Rome Day 4 - Where all the Crazy Collided

February 6, 2012

I'm not gonna lie. This is going to be a hard one. I'm not entirely sure how to go over this day in blog-form. No, there wasn't a police or hospital visit, but the day isn't over. Ether one of these things could still happen. Right now, I'm writing this as we're chugging through the Roman Countryside. For a while, we weren't sure if we would get out of Naples tonight. Sigh...strap in for the ride...

We knew from the beginning that this would be the hardest day of our trip. We wanted to take the earliest train from Rome to Naples, because we wanted to be at Pompeii as early as possible. The train left at 637a. The Metro opened at 530a. And our alarms were set to go off at 415a. A really early morning. It didn't help that my sleep was completely opposite from what it was the night before. I might have had a few hours of sleep. Then again, I might not have slept at all. This should have been the sign of the day that was meant to be.

We actually started off well. We hit our desired times. The Metro was open. We figured out the ticket situation for the train. It took a bit of time to find our seats, but still...we were in our groove. But Adele was not at 100%. She's allergic to something in our room. Yesterday, she was fine almost immediately after we left the room. Today, she wasn't. We realized rather quickly that the issue wasn't allergies. She had caught a massive cold.

Ugh.

I get it. Having a cold on a trip. I totally understand. My memories of Moscow are tinged with my significant cold I caught on Day 2 of our trip. My first reaction when we realized she had caught a cold was, "Ohhhh...little camper...". I was actually prepared for this occasion. I bring DayQuil to every foreign trip, cause I know what it feels like to be sick and have no idea what to get at the Pharmacy. But the DayQuil was back at the hotel. Dammit. Adele also has crazy allergies to medications, so I am a little wary of giving her things. She's also a little wary of taking things. So we knew the massive cold was happening and happening now.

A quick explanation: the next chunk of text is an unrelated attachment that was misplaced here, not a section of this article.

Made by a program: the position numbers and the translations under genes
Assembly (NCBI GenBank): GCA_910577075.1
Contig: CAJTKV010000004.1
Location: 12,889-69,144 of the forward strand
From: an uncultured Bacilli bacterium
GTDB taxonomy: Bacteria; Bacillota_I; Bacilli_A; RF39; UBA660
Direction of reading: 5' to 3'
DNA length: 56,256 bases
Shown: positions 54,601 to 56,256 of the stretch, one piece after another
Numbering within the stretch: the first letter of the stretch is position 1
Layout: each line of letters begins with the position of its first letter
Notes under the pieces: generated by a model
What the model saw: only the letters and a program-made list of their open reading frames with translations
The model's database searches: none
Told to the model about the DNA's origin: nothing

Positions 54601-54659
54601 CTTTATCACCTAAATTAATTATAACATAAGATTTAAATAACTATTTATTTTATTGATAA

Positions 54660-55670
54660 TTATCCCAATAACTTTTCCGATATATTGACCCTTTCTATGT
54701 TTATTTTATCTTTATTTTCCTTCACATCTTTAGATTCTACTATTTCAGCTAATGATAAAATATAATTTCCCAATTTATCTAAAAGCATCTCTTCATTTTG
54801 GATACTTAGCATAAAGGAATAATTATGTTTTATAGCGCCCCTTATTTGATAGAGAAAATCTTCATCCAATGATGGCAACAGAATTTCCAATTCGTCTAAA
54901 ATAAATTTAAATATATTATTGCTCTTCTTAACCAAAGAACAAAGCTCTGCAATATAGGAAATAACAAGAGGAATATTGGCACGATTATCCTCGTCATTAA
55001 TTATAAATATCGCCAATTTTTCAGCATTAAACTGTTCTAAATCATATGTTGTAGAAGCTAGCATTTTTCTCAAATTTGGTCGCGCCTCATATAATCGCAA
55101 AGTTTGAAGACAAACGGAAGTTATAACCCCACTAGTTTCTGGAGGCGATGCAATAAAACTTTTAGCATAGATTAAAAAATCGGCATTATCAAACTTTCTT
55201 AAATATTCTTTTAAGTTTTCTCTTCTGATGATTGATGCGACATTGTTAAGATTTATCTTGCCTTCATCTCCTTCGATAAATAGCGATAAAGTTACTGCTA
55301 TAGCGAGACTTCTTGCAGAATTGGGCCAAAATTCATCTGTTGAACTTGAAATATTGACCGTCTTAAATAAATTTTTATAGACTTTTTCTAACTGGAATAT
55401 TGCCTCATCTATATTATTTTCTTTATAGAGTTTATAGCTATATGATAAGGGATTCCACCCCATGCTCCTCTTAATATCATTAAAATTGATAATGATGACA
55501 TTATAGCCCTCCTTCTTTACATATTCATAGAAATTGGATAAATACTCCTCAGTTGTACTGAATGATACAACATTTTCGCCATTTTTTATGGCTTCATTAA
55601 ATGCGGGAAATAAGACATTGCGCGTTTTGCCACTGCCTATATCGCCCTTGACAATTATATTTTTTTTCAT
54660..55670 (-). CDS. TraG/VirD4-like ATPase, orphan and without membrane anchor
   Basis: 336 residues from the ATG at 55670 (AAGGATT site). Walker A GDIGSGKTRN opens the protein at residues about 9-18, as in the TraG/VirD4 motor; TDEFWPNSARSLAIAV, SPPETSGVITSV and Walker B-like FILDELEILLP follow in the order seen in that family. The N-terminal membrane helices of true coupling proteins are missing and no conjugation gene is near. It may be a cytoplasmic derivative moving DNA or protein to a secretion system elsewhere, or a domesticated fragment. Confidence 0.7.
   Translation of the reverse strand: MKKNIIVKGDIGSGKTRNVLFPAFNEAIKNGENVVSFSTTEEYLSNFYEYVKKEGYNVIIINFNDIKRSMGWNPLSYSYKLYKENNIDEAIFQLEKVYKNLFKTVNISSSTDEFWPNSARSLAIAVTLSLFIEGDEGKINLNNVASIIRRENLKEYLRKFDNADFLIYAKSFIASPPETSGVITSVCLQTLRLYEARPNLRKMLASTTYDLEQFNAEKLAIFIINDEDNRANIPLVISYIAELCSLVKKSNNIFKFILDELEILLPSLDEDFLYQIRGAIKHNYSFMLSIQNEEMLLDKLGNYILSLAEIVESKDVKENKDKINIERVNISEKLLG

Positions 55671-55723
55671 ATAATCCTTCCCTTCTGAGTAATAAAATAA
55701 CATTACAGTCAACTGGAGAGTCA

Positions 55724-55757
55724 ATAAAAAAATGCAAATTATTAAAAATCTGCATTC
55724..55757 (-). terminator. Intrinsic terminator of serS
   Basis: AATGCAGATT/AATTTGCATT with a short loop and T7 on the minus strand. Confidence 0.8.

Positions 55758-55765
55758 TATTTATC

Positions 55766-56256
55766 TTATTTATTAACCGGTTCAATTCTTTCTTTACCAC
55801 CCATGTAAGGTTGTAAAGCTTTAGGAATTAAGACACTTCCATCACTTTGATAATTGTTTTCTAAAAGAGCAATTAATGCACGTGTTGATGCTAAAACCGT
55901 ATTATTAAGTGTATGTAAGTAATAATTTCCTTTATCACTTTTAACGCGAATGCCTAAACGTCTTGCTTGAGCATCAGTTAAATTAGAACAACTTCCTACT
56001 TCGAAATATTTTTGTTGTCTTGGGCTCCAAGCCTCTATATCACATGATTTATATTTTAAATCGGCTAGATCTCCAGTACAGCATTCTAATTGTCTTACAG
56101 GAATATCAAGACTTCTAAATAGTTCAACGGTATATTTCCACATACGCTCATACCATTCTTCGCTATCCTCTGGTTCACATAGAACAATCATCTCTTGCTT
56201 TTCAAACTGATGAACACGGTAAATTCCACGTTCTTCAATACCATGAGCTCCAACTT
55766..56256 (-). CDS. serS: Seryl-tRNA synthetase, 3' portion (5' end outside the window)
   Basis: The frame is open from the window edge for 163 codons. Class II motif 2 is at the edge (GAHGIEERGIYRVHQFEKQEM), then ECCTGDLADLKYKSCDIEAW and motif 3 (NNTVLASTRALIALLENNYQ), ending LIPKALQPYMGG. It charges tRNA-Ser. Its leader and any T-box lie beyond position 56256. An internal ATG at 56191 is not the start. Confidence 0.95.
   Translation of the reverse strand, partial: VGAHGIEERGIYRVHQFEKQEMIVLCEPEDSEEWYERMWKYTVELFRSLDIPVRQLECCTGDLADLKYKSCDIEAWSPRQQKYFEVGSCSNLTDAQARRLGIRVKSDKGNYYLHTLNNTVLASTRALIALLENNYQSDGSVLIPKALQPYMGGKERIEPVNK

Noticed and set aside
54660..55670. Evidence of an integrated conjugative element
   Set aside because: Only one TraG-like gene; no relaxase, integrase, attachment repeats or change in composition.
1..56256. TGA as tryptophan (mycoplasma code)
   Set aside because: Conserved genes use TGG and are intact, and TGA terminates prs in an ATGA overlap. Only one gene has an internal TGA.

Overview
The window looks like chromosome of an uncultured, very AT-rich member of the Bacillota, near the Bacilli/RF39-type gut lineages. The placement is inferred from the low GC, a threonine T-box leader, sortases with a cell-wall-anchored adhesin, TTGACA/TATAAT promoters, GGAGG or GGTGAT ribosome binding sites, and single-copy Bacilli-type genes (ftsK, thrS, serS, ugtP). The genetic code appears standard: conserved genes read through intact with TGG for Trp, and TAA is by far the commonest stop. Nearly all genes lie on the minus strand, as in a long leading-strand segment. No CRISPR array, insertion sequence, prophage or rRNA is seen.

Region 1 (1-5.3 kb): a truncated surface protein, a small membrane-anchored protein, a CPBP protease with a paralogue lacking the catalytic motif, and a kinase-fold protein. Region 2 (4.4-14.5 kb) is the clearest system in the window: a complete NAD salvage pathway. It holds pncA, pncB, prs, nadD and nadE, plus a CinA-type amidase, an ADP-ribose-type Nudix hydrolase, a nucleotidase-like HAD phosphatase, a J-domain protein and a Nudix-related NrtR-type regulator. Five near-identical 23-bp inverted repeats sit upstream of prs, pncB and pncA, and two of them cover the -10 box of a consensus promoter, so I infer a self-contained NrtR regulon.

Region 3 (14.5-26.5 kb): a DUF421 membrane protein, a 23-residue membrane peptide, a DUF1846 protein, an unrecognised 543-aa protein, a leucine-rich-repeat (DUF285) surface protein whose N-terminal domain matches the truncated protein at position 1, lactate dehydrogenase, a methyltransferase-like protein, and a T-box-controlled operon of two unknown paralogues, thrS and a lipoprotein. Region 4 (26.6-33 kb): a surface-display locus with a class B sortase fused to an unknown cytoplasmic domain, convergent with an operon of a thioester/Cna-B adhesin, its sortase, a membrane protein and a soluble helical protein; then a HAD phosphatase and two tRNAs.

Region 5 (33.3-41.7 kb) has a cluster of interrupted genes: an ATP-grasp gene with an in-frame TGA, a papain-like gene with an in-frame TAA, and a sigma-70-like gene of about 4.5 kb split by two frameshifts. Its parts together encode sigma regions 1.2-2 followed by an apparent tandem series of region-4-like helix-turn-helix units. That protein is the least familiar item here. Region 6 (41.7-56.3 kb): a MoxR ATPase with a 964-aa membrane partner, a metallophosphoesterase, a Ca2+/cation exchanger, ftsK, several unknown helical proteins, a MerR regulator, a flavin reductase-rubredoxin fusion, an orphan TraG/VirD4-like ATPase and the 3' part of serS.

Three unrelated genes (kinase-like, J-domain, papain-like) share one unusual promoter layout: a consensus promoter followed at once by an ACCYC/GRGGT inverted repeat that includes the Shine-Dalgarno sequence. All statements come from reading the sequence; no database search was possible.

And why the hell wouldn't she catch a cold?? This weather is...awful. It's just so cold. I spent most of today comparing parts of this day to other trips we've taken. Today's cold...Inauguration cold. This cold is the kind that you know you won't get warm again until you're in bed. No matter where you are and what you do, you aren't going to get warm. Plus, this region isn't used to the cold, so they don't have much heat happening. That is our ultimate problem. We never got warm today.

Our train to Naples was 2 hours long. Then we had to find the next train to Pompeii. It's a little like taking the Amtrak from Indianapolis to Chicago, then going from Chicago to Naperville. So 30 more minutes and we were at Pompeii. So cool.

We made our way to the entrance and missed the place where we could grab the maps. That caused a few problems when walking around, cause we really didn't know where we were going. I really wanted to find the area that had the casts of people in the positions in which they'd died (Spoiler Alert - couldn't find it) and we figured if we just wandered, we'd see what we could.